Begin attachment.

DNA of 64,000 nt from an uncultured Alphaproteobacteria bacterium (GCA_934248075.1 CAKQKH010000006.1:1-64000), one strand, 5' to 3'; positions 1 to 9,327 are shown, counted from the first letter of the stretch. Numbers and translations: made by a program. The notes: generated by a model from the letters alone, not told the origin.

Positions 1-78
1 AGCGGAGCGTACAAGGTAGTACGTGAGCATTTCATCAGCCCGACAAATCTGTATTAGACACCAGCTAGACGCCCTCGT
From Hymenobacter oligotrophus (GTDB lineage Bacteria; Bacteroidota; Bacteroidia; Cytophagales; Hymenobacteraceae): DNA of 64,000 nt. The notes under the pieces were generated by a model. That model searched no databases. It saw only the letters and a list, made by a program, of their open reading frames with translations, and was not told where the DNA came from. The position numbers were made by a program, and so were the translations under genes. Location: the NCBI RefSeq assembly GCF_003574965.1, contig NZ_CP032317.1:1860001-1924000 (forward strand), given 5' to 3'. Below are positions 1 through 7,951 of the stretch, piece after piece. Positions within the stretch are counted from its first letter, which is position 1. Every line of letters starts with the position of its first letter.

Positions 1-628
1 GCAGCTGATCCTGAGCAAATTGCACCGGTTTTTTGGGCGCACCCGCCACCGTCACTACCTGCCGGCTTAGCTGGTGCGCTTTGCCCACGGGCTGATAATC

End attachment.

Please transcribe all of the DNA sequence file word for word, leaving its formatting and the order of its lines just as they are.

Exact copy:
DNA of 64,000 nt from an uncultured Alphaproteobacteria bacterium (GCA_934248075.1 CAKQKH010000006.1:1-64000), one strand, 5' to 3'; positions 1 to 9,327 are shown, counted from the first letter of the stretch. Numbers and translations: made by a program. The notes: generated by a model from the letters alone, not told the origin.

Positions 1-78
1 AGCGGAGCGTACAAGGTAGTACGTGAGCATTTCATCAGCCCGACAAATCTGTATTAGACACCAGCTAGACGCCCTCGT
From Hymenobacter oligotrophus (GTDB lineage Bacteria; Bacteroidota; Bacteroidia; Cytophagales; Hymenobacteraceae): DNA of 64,000 nt. The notes under the pieces were generated by a model. That model searched no databases. It saw only the letters and a list, made by a program, of their open reading frames with translations, and was not told where the DNA came from. The position numbers were made by a program, and so were the translations under genes. Location: the NCBI RefSeq assembly GCF_003574965.1, contig NZ_CP032317.1:1860001-1924000 (forward strand), given 5' to 3'. Below are positions 1 through 7,951 of the stretch, piece after piece. Positions within the stretch are counted from its first letter, which is position 1. Every line of letters starts with the position of its first letter.

Positions 1-628
1 GCAGCTGATCCTGAGCAAATTGCACCGGTTTTTTGGGCGCACCCGCCACCGTCACTACCTGCCGGCTTAGCTGGTGCGCTTTGCCCACGGGCTGATAATC